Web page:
Keep in mind, the CHP who man the state’s weigh stations round down or up when measuring the distance between axles to determine how much an axle can bear. Therefore, it is never wise to push the weight limits. Rounding down because of a few inches can cost you or fleet management an expensive ticket. An axle distance of eight feet-six inches gets rounded up to nine feet. That means you’re good for up to 42,000 pounds. However, an axle distance of eight feet-five inches gets rounded down to eight, making you legal up to only 34,000 pounds, which is an 8,000-pound difference or an $8000 fine. A substantial difference for only a couple inches.

Special Permits

Before heading out on an over-the-road assignment, you or the personnel in fleet management must obtain a special permit if your vehicle weight will exceed an individual state’s limit. In most cases, special permits are allowed for specific cargo and for a specified period (usually the length of the trip), when cargo can’t be further broken down into lighter loads, such as steel beams, cranes and other special use vehicles, or mobile homes. All trucks and other CMVs must comply with federal regulations when driving on interstate highways, such as I-5, 15, etc.

Weight Limit Exceptions for Vehicles

Most drivers of rental trucks do not know they must meet the weight limit, or even that they must stop at weigh stations. That could be expensive if they have an overweight truck while moving products to market or household belongings. However, the following vehicles are exempt from the standard:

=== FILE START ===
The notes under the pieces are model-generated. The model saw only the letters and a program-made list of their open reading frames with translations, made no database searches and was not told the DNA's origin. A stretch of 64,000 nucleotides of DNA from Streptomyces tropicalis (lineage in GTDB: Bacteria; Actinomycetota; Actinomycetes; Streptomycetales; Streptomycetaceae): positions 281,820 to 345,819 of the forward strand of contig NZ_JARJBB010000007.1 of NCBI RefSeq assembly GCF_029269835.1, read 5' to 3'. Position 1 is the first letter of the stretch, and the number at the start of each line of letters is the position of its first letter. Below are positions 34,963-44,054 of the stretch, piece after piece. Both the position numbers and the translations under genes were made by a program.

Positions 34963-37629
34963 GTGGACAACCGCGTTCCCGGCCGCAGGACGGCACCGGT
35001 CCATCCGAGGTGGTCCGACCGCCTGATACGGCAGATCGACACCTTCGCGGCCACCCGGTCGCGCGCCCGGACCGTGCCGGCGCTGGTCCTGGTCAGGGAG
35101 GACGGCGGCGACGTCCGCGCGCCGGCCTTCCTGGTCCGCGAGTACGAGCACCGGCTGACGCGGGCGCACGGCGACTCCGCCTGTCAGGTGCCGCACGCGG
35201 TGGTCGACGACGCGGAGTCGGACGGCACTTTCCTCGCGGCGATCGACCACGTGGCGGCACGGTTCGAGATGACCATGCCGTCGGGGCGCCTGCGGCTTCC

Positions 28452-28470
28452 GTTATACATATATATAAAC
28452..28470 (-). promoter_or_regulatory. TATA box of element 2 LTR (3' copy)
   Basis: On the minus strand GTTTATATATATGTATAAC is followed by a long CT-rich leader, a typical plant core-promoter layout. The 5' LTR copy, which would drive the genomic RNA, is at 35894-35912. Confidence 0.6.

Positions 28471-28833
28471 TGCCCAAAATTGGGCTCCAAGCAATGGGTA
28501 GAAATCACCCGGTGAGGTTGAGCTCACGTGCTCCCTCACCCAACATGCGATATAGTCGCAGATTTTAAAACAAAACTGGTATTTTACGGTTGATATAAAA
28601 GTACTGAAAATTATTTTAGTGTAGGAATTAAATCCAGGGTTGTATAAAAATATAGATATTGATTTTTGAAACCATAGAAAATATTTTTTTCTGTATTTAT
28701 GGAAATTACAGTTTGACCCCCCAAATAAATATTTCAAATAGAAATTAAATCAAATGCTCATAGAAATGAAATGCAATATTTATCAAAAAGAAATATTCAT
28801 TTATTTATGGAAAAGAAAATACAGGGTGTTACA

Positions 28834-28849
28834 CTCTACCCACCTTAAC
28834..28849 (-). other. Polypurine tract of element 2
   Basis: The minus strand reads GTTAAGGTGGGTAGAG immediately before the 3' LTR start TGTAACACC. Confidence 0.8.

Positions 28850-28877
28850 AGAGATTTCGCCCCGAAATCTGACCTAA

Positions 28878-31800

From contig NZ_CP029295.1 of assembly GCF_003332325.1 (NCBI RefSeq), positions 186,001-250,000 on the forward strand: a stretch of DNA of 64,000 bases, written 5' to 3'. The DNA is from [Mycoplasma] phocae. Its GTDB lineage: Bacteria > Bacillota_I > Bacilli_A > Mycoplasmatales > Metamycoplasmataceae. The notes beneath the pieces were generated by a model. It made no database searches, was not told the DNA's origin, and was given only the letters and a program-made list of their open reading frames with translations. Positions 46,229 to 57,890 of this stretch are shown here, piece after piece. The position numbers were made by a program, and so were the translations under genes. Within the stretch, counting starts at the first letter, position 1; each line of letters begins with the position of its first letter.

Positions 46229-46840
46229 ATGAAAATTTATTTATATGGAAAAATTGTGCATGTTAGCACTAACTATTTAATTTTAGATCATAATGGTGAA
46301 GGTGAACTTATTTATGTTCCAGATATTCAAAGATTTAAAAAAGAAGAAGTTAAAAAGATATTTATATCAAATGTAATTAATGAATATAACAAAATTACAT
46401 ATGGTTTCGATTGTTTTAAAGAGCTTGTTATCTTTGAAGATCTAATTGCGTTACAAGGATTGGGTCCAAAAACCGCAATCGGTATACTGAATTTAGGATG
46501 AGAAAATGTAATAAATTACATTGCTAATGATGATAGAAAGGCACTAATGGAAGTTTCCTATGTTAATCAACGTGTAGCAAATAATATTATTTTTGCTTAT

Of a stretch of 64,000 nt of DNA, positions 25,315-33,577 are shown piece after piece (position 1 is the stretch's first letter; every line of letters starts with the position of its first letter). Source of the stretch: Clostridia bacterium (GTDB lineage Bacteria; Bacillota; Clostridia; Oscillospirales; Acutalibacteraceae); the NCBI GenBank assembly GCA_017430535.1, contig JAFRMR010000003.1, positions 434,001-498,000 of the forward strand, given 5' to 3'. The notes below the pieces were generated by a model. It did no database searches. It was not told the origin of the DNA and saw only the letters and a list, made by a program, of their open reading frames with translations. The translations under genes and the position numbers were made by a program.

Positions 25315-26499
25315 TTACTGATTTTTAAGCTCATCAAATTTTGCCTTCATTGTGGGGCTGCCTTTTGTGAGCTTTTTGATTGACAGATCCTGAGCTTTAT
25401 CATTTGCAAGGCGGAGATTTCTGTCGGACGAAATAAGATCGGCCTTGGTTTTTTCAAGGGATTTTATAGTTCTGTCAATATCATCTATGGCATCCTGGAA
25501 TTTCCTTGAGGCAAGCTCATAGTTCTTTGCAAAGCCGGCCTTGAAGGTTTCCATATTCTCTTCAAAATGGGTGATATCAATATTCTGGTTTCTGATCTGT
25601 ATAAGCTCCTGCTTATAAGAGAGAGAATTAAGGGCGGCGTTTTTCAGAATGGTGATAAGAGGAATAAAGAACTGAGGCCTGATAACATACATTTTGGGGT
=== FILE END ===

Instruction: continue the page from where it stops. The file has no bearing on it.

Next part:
· Garbage

· Livestock

· Animal feed or bulk grain trucks when it is loaded

· Cement trucks

· Tank trucks, which have a capacity of 1500-gallons

· Firetrucks

· And others (check CVC 35551 for more details)

When driving commercial vehicles with a CVSA sticker applied within the last quarter, stop at the weigh station or roadside inspection points, and then when you have no violations, they’ll affix a sticker good for three months.

Traffic Ticket Attorneys for Overweight Trucks in Mojave, CA

Call Bigger & Harman, (661) 349-9300, when you require resolution for an overweight truck violation or any traffic ticket. We’re located right here in Kern County at 1701 Westwind Dr #203 in Bakersfield. However, we practice traffic law all over the Central Valley area and have represented many Mojave residents with traffic tickets, both CDL holders and non-CMV drivers. In fact, one of the founders’ father drives professionally, so we understand what it means when your financial security and livelihood is threatened by a traffic violation such as an overweight truck.

Send us an email, attorney@biggerharmanlaw.com with your questions or the specifics of your ticket.

Se habla Español (661) 349-9755.

Visit our Facebook page and leave us a personal message, or read what we’ve done for other truckers and CDL holders. You can also find comments left by clients on Avvo and Nolo or Yelp. We have over 100, mostly favorable reviews on Yelp. However, not all cases are winnable, but we always give our best.

References:

The 2018 CA Commercial Driver Handbook .pdf

CVC 35551.5, Axle Weights